So, if that doesn’t make you want to come, I don’t know what will. :-)
My son was trying to clean up some space on his computer last night, so he was deleting massive amounts of crap. I encouraged him to uninstall anything that he hadn’t used in the last couple of months, but that might be difficult based on the estimates Windows gives of last-use. Check out when the last time Windows thinks he played Halo
If you’ve ever been here before, you know that I bought an Asus eeePC 900a a few months ago. After buying it, I pulled out the 1G RAM and 4G SDD and replace them with 2G RAM and a 32G SDD. I also swapped a few times between Easy Peasy and Ubuntu Netbook Remix, but I finally settled on the RC of Windows 7. At first, Win7 seemed to be snappy, but as I really used it, it was dog slow. After running some speed tests on the SDD, I discovered that it was pitifully slow, especially when writing, and that was making the system almost useless. I would open Firefox and try to use Gmail, and it would sometimes take over a minute to open an email, meanwhile the drive light was solid, instead of just flickering.
So I took a chance and ordered what looked like a much faster SDD. It shipped on Thursday evening and, much to my surprise, arrived in my mailbox on Saturday. For comparison, the first SSD I bought had these specs:
- Sequential Read: up to 40MB/s
- Sequential Write: up to 15MB/s
By contrast, the new one has these specs:
- Sequential Read: 155MB/sec
- Sequential Write: 100MB/sec
You can see a marked difference between the two. When I bought the first one, I didn’t have anything to compare it to, so it didn’t seem like it would be that bad. It was. Now, these numbers are somewhat deceptive in that they are most likely burst rates, not sustained. So while the new drive is capable of hitting 100MB/sec writing, that’s only for short bursts, and won’t hold out over a long series of writes. It’s sort of like a cheetah; it can run extremely fast, but only for short periods of time.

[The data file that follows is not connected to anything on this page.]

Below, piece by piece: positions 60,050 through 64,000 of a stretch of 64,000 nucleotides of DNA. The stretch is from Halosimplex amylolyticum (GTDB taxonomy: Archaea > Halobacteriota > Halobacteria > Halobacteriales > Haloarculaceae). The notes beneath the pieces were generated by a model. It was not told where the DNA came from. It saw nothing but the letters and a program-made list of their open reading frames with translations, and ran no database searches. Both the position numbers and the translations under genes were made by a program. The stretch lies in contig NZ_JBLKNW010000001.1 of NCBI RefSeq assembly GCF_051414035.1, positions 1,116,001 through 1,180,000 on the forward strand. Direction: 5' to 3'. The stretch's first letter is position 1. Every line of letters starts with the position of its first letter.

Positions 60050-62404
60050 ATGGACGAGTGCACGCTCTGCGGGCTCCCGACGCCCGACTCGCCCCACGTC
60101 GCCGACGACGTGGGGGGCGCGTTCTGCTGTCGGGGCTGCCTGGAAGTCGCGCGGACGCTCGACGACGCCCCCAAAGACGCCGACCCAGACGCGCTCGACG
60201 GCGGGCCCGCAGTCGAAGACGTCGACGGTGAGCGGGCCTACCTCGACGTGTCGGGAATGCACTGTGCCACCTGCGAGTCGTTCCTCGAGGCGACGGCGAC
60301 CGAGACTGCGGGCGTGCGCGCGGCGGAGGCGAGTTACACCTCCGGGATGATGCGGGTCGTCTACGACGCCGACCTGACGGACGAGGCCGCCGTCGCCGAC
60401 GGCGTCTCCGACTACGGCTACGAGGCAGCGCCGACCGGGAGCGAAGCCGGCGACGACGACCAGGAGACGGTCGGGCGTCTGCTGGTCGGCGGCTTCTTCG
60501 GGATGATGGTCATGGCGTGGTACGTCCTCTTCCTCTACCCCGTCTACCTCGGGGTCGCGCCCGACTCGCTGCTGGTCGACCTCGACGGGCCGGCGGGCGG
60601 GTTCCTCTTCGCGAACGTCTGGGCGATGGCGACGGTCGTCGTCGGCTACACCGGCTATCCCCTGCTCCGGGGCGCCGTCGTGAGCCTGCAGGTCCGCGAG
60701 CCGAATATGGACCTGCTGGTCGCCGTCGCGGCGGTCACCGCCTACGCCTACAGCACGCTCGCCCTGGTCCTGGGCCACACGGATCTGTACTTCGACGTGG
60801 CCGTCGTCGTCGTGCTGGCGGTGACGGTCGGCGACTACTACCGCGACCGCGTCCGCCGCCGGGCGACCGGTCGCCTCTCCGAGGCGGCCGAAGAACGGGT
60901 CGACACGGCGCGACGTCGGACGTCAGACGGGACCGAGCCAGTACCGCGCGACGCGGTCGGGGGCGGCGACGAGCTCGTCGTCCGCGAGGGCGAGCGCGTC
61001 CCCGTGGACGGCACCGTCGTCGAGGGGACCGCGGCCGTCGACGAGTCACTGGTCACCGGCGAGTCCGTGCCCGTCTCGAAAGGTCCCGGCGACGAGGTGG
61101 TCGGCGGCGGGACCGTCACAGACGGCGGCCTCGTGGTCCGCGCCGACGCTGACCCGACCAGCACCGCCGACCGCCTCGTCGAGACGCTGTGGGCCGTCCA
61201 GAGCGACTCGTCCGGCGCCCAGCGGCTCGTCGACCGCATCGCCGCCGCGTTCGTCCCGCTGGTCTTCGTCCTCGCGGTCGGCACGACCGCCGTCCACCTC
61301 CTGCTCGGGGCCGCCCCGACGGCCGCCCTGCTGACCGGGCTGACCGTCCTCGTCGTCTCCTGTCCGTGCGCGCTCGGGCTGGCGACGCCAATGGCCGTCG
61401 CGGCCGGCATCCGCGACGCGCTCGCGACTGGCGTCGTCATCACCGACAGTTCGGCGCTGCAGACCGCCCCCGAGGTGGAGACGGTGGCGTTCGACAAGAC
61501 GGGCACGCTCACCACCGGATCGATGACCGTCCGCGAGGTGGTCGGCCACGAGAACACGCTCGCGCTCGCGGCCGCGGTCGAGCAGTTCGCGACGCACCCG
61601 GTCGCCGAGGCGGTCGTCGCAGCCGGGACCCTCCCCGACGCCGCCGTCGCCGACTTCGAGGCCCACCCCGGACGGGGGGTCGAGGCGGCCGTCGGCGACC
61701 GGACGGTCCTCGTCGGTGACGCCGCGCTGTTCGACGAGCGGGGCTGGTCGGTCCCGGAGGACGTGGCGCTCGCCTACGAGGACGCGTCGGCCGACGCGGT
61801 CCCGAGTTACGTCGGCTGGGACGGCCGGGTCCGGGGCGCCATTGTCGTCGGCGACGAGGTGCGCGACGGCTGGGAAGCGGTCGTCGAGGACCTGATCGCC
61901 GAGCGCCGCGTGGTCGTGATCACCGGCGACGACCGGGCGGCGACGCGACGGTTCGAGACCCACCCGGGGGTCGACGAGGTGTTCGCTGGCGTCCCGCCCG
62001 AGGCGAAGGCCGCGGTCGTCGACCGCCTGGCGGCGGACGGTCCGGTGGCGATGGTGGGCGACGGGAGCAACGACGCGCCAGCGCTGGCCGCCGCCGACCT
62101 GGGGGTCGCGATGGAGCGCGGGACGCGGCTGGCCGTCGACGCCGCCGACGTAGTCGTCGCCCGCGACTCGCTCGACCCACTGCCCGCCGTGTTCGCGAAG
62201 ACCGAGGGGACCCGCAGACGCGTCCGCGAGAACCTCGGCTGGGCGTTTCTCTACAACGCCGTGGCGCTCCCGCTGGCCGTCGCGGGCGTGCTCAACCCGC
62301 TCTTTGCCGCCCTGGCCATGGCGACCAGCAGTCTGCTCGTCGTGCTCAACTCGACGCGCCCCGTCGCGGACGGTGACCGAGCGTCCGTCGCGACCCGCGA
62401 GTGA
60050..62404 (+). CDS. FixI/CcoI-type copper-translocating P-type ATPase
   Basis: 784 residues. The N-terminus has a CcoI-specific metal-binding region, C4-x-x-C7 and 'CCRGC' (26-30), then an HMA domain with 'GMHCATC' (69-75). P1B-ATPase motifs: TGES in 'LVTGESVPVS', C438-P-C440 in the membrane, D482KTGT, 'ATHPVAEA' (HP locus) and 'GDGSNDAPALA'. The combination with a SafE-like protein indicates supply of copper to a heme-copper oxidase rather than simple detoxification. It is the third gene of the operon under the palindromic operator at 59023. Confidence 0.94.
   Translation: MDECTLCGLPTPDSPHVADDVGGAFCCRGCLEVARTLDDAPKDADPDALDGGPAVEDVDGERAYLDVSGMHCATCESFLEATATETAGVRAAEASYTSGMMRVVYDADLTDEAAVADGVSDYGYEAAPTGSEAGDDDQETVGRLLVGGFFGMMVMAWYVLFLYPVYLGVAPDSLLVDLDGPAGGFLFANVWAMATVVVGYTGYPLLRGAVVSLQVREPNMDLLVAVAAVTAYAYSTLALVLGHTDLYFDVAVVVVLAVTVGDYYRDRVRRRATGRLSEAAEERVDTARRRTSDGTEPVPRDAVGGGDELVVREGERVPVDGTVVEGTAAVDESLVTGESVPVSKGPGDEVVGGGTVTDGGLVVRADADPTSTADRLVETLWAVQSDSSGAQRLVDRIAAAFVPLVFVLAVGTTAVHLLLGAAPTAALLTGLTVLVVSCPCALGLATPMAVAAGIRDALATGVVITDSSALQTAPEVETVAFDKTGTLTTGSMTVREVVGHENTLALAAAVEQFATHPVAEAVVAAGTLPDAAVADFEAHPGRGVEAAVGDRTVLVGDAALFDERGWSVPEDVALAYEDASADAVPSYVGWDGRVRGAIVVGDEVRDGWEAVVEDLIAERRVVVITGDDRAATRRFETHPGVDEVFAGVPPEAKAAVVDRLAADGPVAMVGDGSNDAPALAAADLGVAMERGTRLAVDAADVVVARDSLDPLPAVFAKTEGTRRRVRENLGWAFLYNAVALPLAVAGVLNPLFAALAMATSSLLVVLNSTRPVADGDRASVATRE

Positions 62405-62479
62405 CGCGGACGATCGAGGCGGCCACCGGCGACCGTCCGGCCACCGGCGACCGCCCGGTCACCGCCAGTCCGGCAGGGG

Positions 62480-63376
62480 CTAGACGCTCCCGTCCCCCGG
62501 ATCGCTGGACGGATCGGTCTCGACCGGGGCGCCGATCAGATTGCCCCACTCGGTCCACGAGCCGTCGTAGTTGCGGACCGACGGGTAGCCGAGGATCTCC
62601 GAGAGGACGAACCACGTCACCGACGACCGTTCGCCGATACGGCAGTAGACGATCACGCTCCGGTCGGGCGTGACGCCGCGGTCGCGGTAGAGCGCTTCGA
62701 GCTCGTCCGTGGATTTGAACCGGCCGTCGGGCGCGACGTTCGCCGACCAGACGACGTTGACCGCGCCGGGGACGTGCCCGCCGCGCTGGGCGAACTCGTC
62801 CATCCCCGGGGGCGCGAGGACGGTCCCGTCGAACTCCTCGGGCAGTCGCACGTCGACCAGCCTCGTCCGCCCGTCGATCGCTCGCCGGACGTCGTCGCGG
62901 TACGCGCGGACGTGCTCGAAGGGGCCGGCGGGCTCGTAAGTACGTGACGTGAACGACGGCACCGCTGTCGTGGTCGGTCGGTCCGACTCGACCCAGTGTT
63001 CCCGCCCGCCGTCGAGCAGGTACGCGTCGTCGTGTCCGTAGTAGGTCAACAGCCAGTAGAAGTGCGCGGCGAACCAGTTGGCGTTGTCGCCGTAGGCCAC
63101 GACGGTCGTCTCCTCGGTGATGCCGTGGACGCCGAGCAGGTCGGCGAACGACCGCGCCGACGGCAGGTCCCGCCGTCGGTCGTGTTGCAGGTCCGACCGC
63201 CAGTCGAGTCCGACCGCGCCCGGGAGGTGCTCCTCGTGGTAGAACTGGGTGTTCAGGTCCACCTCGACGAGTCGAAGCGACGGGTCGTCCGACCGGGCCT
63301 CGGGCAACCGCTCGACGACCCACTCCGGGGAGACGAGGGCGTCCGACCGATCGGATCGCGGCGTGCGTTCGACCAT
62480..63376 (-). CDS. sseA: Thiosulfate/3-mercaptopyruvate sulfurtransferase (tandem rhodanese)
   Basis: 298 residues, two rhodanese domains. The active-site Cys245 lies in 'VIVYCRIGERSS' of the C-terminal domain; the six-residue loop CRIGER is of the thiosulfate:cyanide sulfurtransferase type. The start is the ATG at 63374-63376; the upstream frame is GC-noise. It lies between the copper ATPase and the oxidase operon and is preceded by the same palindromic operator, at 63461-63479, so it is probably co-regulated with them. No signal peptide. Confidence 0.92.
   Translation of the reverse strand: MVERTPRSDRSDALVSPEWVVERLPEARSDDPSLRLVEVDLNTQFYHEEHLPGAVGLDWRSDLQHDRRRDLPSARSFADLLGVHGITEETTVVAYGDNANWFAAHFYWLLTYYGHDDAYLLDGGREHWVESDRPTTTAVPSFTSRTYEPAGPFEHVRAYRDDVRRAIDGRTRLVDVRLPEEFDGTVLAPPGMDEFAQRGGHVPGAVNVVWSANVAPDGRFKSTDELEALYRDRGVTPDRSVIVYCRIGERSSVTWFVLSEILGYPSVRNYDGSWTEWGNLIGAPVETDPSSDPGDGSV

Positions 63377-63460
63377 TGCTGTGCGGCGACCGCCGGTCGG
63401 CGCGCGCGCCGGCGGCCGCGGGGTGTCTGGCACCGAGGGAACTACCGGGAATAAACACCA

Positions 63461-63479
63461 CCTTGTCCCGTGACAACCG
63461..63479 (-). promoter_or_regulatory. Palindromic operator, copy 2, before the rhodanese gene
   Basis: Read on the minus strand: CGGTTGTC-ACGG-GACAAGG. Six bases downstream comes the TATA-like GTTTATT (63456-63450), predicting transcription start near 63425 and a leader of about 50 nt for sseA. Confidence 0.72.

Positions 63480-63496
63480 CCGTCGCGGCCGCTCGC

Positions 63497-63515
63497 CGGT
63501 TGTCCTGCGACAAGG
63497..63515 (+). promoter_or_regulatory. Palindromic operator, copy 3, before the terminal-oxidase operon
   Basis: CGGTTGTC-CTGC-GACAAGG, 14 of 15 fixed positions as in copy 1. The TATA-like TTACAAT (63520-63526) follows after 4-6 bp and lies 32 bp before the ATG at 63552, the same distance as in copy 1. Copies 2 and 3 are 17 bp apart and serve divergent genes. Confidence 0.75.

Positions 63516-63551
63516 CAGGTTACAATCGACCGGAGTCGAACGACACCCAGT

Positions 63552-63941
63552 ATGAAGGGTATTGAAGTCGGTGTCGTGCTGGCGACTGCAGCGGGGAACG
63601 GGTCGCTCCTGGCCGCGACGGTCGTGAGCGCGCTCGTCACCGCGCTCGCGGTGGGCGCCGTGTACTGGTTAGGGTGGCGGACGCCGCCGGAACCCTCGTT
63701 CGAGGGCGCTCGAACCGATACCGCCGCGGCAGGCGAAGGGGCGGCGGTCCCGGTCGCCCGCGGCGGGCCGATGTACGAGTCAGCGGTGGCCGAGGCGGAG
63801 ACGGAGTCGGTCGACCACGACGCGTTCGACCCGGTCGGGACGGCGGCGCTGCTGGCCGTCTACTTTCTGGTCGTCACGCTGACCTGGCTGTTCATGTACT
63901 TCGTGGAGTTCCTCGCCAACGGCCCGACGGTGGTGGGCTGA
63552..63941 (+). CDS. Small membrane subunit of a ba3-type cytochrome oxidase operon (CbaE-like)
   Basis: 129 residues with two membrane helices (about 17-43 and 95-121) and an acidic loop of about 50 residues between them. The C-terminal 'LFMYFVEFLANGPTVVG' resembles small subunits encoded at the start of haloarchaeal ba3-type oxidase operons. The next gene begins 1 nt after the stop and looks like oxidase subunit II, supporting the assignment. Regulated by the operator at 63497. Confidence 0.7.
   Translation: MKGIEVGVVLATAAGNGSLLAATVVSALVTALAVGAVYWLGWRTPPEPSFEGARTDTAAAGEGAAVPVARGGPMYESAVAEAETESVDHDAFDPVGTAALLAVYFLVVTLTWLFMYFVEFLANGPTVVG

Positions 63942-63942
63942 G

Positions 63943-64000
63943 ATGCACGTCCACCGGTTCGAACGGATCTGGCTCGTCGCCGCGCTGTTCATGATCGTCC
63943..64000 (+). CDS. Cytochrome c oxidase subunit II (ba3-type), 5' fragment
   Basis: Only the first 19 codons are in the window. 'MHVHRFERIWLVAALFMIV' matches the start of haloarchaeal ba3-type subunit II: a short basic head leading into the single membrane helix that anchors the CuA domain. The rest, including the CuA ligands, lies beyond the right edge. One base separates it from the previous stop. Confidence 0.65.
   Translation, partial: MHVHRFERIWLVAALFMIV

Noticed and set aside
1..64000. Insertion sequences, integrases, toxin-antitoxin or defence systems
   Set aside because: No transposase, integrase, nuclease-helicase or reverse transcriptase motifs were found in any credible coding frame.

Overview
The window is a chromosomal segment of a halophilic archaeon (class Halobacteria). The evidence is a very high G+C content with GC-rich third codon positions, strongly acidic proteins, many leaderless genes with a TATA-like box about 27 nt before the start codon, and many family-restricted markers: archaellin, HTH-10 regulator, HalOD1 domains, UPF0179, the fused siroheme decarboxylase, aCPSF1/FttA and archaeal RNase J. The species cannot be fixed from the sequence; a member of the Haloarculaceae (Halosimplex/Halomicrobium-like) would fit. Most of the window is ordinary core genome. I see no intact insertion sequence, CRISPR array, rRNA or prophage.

I decided to install it last night, but since I had already installed Windows 7 on the existing drive, I really didn’t want to have to reinstall it, plus reinstall all my programs and reset all my preferences. So I got to thinking, and I came up with a be-you-tee-ful plan. Let me ‘splain.
I have an 8G pendrive that already had the live image of Ubuntu Netbook Remix on it, and I knew that it was bootable. I booted off that drive and mounted the Windows 7 SSD to see how much space it was using and make a copy. Since there wasn’t enough space on the pendrive for a 32G image, I knew that I would need external storage. I brought it up to my office and then got a MacGyvered external drive enclosure and a spare 160G hard drive working with the eeePC. (I say it’s MacGyvered because a few months ago I tore the enclosure apart, removing the existing hard drive to try to turn it into an external CD-ROM drive. That didn’t work, so when I was doing this operation, the drive was sitting on top of part of the enclosure, upside-down, with the cables hanging out. It was ugly.) I then mounted the 160G drive while booted into Ubuntu from the pendrive, and executed the following command: